None of us make decisions based on reality itself. We make decisions based on our beliefs about reality.
The trope that the likelihood of an accurate group decision increases with the abundance of brains involved might not hold up when a collective faces a variety of factors — as often happens in life and nature.
For centuries, scientists have studied how we go about the difficult task of choosing A or B, left or right, North or South – and how both instinct and intellect figure into the process.
A study has found that you are more likely to perform well if you do not think too hard, and instead trust your instincts.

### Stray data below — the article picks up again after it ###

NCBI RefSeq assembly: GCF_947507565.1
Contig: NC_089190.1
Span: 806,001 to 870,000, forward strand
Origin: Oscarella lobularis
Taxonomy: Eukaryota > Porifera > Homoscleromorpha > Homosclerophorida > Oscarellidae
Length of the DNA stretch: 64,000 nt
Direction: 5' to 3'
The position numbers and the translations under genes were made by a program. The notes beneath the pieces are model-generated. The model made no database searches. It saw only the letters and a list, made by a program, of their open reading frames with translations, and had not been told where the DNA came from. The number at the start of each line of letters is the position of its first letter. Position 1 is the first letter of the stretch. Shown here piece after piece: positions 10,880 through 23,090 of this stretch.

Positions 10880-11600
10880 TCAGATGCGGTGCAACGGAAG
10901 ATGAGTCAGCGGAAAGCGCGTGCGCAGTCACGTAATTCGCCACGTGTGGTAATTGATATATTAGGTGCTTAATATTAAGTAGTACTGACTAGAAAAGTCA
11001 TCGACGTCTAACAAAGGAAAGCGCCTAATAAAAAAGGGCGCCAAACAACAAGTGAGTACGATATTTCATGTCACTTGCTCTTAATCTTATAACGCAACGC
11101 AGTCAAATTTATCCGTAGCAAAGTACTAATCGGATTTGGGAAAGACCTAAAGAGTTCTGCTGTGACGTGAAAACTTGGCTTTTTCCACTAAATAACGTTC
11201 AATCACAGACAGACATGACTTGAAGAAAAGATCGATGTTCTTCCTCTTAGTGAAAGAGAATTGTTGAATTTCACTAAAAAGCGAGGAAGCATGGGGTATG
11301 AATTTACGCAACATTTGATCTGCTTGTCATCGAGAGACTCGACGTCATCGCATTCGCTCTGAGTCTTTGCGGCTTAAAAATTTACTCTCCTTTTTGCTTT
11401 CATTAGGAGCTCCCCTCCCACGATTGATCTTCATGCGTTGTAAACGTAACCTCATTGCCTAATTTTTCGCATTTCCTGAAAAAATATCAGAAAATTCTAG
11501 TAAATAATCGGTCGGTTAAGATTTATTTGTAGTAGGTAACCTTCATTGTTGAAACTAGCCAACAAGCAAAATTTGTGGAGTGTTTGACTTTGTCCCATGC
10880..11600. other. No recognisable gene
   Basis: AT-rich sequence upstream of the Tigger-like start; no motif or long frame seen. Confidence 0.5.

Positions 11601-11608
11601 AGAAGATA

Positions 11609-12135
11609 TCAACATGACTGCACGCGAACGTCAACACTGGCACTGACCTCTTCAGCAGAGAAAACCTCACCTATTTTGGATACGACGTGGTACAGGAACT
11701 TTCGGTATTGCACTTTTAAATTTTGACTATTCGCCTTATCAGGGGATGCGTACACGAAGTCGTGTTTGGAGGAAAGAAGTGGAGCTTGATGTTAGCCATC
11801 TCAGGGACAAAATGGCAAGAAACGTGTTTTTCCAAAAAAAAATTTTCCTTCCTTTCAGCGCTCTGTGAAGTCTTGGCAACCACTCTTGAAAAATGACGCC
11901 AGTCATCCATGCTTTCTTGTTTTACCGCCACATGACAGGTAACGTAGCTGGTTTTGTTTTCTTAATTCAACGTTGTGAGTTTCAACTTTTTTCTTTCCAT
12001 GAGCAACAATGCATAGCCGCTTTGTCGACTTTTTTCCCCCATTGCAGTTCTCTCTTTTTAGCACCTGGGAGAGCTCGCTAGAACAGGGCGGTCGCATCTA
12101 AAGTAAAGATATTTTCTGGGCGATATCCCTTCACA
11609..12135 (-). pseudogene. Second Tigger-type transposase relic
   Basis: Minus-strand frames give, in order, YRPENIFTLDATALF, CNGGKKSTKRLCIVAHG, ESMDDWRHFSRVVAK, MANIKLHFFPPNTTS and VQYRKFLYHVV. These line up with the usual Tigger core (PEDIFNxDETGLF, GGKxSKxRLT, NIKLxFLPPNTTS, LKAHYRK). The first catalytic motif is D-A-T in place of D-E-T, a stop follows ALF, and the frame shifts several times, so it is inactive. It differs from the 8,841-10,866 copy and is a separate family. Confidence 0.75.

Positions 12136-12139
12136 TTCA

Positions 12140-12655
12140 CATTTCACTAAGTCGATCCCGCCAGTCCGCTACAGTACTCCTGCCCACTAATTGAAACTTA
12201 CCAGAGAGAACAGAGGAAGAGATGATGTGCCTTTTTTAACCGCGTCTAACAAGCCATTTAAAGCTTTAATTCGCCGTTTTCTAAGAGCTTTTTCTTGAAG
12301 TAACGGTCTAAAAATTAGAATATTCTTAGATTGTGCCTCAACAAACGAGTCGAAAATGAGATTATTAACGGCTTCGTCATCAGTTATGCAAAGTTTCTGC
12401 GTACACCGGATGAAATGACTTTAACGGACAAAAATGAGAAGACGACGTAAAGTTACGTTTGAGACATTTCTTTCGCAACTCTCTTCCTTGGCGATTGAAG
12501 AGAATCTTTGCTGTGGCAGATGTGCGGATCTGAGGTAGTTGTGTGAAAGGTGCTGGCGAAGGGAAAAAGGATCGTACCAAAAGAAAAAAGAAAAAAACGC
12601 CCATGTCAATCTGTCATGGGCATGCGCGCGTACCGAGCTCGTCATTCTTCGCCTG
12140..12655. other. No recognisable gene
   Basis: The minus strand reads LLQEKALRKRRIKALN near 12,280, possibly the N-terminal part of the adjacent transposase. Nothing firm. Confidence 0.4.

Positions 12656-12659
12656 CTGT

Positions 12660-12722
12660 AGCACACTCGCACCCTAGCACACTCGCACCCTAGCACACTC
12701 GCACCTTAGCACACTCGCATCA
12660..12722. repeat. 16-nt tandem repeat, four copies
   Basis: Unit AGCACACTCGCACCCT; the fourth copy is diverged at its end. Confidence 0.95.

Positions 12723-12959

When faced with a difficult decision, we try to come up with the best choice by carefully considering all of the options, maybe even resorting to lists and lots of sleepless nights.
Iconoclasts are individuals who do things that others say can’t be done.
What should you do when you really, REALLY have to go? Make important life decisions, maybe?
If it feels like one part of your brain is battling another, it probably is, according to a study published in Science.
“Decision making isn’t always easy, and sometimes we make errors on seemingly trivial tasks, especially if multiple sources of information compete for our attention,” said author Tobias Teichert, PhD.